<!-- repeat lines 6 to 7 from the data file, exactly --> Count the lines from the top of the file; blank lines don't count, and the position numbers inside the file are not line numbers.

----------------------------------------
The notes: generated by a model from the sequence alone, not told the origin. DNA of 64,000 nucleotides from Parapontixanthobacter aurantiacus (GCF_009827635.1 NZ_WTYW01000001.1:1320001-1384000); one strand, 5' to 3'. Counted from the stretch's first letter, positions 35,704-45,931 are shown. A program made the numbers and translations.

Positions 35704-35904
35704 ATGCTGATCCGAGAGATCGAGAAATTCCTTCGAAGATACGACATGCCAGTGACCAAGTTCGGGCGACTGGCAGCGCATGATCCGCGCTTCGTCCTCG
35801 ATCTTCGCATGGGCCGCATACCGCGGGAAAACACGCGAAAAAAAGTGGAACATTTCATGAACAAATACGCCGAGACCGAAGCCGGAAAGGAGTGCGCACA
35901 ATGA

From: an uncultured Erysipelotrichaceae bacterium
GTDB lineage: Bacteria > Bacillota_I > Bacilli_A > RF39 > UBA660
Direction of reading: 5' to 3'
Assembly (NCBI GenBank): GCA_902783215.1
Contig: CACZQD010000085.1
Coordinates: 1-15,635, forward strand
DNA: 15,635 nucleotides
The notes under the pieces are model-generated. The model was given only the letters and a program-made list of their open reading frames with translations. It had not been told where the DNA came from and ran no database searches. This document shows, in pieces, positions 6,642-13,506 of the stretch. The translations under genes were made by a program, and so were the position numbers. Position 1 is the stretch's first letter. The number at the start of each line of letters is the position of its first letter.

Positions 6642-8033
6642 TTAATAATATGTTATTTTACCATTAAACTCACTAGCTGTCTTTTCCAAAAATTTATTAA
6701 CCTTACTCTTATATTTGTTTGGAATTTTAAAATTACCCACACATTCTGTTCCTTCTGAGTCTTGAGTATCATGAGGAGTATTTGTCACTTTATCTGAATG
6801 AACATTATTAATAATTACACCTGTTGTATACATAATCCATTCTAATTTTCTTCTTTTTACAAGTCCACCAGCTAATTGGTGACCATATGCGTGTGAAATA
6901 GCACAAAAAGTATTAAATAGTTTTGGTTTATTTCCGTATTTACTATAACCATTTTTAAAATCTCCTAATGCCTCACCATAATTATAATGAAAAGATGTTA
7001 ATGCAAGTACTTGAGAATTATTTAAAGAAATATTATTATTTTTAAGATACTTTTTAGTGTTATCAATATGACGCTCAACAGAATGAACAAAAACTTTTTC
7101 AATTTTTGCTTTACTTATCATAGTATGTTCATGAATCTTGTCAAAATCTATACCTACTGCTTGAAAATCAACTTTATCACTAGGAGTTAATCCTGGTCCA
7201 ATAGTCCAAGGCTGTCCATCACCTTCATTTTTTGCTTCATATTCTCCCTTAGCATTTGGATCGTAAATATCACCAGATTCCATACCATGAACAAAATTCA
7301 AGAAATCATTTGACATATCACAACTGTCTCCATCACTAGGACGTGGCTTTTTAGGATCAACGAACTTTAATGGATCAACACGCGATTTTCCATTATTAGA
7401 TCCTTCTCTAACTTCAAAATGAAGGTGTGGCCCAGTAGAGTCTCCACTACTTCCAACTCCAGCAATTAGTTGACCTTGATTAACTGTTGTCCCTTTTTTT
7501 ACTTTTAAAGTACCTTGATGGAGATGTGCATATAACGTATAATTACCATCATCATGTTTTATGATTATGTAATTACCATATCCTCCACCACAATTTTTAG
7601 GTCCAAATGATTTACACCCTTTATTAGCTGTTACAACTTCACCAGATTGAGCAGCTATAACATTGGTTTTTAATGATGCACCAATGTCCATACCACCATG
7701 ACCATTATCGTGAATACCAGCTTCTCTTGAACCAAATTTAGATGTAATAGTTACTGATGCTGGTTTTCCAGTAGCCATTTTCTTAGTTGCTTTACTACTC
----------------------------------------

From: an uncultured Erysipelotrichaceae bacterium
GTDB lineage: Bacteria > Bacillota_I > Bacilli_A > RF39 > UBA660